Agency Raises Clean Water Awareness

The statistic that every 15 seconds a child dies from a disease caused by lack of clean drinking water can jostle almost anyone with a heart to dig into their pockets. It’s no surprise, then, that agencies have stepped up to the plate to create pro-bono work that helps bring clean water to children. What’s unusual is when such work is so attention getting that it not only raises a good deal of money, but garners prestigious awards.

Brussels, Belgium-based Mortierbrigade’s out-of-the-box pro-bono creative, “Black Boy Wanting Water,” won a Titanium Lion at the Cannes International Advertising Festival this year, as well as Lions in the Direct and Media competitions.

That week in June is one that Jens Mortier, creative director at the 23-person agency, says he’ll never forget. A member of the Film jury, he spent much of his time reviewing commercials, but as the week progressed and his agency’s work was honored in one competition after another, his anticipation built. The excitement culminated at the end of the week, when the work walked away with the Titanium Lion.

“We never expected to win that,” says Mortier, a 40-year-old writer who co-founded the agency three years ago. “It was unbelievable.”

The agency, whose clients include Mobistar and Deutsche Bank, started working on the campaign last October, when it was asked by client Studio Brussels, a radio station, to come up with a campaign for its yearly “Music for Life” fundraiser. (For five days in December, three of the station’s DJs are locked up in a glass studio spinning music; listeners are asked to call in to make a request for the price of a donation.)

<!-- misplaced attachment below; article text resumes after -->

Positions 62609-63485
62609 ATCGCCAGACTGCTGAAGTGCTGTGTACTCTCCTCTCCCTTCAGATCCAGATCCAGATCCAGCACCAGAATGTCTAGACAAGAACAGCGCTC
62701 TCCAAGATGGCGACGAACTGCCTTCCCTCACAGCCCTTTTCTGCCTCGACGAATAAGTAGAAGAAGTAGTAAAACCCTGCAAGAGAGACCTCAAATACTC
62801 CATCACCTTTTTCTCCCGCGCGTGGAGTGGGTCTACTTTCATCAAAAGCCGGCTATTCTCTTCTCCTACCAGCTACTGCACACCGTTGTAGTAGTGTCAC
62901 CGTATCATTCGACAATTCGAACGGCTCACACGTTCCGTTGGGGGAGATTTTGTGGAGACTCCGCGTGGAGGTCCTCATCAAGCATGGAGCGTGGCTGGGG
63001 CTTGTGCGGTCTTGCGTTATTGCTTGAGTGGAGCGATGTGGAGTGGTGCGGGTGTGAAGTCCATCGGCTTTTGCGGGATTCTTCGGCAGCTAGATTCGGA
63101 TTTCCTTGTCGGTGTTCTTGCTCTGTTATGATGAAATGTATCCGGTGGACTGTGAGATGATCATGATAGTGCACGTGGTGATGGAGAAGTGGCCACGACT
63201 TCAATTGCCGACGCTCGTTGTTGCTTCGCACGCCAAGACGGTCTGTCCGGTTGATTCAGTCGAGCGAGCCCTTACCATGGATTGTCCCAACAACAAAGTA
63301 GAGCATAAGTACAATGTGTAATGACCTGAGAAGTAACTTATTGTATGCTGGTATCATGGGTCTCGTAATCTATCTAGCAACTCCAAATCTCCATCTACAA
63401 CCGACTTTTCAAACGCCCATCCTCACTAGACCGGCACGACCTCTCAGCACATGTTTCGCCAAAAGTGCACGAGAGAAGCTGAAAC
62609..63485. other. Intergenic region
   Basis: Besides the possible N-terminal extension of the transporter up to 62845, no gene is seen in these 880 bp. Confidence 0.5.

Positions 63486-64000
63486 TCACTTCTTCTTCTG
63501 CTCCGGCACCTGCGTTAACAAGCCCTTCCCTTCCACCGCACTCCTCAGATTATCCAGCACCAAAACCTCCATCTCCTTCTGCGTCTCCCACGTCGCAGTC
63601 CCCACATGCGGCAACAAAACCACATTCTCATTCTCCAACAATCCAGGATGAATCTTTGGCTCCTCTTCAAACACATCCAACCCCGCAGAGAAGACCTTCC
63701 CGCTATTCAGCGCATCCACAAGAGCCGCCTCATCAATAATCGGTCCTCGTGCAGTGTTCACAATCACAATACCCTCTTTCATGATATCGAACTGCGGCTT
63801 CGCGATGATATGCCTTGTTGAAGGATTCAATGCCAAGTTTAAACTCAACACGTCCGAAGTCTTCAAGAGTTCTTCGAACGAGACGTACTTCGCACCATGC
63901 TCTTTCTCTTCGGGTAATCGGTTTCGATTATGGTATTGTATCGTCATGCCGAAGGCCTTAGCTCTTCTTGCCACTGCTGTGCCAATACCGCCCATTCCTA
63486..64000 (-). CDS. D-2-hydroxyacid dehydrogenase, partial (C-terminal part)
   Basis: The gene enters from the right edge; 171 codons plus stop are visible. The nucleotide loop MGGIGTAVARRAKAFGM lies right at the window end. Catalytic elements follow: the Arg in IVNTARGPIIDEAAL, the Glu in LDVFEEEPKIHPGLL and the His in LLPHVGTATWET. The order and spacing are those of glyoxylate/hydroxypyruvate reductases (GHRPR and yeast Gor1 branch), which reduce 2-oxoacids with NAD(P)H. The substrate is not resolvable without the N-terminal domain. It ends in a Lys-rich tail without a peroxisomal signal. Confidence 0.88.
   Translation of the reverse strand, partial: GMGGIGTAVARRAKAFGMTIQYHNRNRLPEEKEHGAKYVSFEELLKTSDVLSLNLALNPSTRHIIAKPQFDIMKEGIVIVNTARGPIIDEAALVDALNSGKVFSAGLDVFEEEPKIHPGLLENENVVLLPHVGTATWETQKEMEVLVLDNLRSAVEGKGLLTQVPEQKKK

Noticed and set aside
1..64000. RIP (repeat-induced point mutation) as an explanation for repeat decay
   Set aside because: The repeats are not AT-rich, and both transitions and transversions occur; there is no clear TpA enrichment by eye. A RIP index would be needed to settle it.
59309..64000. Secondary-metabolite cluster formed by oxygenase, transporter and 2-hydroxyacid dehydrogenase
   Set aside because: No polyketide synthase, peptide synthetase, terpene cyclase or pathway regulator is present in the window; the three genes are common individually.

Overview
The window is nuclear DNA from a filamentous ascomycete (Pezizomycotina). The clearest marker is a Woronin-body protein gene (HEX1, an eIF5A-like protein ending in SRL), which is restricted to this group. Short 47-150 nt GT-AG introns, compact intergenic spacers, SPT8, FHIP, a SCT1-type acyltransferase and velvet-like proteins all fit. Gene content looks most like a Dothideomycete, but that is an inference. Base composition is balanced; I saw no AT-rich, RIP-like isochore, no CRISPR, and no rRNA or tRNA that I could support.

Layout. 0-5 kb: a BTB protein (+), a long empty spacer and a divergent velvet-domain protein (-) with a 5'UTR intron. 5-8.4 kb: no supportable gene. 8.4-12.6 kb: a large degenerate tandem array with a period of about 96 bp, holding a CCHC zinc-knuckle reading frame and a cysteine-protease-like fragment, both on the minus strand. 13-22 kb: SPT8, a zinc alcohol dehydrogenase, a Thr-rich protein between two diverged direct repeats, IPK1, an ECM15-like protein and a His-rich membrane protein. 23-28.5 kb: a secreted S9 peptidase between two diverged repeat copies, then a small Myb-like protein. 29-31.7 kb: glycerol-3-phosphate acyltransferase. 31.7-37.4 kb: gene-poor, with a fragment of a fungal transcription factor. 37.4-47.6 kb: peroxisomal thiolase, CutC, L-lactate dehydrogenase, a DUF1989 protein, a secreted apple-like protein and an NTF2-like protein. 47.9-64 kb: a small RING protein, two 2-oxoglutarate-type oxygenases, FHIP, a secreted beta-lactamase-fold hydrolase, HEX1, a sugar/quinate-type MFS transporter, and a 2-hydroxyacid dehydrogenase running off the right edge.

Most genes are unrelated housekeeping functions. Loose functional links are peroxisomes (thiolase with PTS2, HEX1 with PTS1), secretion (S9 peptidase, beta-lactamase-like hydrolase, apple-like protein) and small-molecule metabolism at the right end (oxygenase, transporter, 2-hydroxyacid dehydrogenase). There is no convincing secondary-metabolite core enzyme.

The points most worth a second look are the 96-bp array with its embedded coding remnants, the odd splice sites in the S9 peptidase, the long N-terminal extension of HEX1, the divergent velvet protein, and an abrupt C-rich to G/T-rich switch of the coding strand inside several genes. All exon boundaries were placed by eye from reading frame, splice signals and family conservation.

The “Music for Life” event, benefiting the Red Cross and its water programs, aimed to raise awareness about the problem of limited drinking water in Africa. “We were looking for another way to approach this problem, not to just make an advertisement,” says Mortier. “We wanted to find a much more direct way of confronting people with this problem.”

Instead of creating a spot asking for help, the agency had a young black boy, Gaetan, run into live broadcast studios to grab the glass of water usually unnoticed in front of newscasters or show hosts, drink it, then run off again.

“We thought by having this boy [take] it we could say it’s maybe not so normal to have a glass of water, and make it clear it’s not in reach for millions of other people,” says Mortier.

To keep the reactions as real as possible, the agency informed only the the shows’ producers in advance, keeping the on-air talent in the dark. “They didn’t know this was going to happen,” says Mortier. He adds that it “wasn’t so easy” keeping the project quiet, but the station owner, government-owned VRT, gave the agency access to the live broadcasts of five prime-time shows, including political, sports and entertainment programming.

The five- to 10-second interruptions, which took place for three days over a weekend in December, were filmed and later broadcast as a commercial that explained who was behind the events and why.

Mortier admits the agency wasn’t sure how well the idea would work. “It was live, so we only had one shot,” he says. “We had to cast a little boy who wasn’t afraid to interrupt live television recordings. Not easy. But Gaetan did it with a lot of flair.”

The work stirred the curiosity of the Belgian public, and by the time Monday morning rolled around the media was buzzing about the TV oddity. The radio station soon explained it was behind the stunt, as did the TV programs, and the PSA ran for a few weeks after the fundraiser.